In Search of Society? The Limitations of Citizen-Centred Governance
Democratic governments have spent much of the last two decades attempting to recalibrate their governance systems around a single focal entity: the citizen. The all-pervasive rhetoric of citizen-centred governance has seen policies conceived, delivered and evaluated in terms of the satisfaction levels achieved by individual 'citizens'. This article argues that by disaggregating societal interests down to the smallest available individual unit - the citizen - policy makers have created unrealistic expectations of individual participation, leading to public distrust when 'citizen-centred' rhetoric does not match reality. Simultaneously, the focus on individual outcomes has narrowed the policy-making gaze away from wider society-level measures that could create more robust policy options in the face of 'hard choices.' The result - paradoxically - is that the more government focuses on pleasing the individual citizen, the less trusting those citizens are of government's ability to deliver meaningful outcomes.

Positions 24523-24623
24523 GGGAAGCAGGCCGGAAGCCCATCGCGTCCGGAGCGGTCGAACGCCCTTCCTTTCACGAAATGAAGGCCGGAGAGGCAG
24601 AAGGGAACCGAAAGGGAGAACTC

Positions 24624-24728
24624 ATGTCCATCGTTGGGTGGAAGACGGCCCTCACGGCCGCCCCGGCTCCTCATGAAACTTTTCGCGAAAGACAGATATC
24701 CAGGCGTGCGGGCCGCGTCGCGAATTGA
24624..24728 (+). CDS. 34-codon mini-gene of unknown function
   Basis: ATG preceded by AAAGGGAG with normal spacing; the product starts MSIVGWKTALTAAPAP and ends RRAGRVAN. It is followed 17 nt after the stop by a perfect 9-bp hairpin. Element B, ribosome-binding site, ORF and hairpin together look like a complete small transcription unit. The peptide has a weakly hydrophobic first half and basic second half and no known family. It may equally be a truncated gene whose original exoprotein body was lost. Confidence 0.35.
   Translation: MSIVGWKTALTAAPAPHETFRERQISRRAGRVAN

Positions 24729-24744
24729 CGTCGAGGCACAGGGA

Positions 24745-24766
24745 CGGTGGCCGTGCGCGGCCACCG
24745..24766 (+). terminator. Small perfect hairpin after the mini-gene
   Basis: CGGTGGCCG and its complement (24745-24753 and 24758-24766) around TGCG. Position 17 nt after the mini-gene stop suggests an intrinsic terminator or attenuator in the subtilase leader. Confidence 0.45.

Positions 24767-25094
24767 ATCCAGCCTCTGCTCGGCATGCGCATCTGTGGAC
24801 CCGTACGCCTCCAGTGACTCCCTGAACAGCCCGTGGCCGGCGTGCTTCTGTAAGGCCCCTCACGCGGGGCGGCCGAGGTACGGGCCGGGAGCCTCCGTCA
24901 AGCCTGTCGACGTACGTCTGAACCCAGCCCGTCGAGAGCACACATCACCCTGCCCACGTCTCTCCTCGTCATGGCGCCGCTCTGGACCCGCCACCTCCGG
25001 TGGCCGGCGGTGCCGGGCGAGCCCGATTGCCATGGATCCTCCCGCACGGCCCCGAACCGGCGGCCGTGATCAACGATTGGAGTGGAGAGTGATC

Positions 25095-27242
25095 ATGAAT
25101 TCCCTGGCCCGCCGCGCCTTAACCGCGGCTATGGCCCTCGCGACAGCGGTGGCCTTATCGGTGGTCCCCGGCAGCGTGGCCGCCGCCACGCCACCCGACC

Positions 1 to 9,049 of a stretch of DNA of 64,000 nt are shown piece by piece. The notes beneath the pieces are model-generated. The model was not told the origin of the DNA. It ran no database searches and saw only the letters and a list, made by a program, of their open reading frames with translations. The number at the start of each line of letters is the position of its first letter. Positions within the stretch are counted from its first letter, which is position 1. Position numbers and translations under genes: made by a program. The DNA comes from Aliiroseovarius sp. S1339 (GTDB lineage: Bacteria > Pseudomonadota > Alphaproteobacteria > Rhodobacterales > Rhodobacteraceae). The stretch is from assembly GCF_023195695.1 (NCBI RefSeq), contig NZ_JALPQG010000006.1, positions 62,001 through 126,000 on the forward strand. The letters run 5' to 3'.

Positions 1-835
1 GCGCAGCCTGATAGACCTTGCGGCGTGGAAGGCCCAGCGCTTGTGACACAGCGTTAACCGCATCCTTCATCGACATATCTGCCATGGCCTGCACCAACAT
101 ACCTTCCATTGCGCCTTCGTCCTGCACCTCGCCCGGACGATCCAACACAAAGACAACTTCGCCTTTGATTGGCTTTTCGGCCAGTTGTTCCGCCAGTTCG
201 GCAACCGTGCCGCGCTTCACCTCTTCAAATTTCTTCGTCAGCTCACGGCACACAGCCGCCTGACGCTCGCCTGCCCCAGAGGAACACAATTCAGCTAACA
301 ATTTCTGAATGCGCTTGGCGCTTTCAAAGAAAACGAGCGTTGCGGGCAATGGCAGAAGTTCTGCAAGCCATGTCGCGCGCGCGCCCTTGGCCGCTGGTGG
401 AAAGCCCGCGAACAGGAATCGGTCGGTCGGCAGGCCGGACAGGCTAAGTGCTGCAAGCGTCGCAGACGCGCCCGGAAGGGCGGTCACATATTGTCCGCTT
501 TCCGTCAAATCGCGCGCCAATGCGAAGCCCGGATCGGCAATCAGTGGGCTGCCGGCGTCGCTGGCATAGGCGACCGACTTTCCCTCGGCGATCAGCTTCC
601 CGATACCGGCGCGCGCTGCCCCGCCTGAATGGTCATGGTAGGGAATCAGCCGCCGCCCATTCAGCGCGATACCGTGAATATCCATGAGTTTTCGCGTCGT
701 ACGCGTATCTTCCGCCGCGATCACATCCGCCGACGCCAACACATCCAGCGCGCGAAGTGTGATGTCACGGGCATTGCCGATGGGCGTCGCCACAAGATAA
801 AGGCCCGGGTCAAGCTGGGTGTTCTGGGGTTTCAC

The Political Quarterly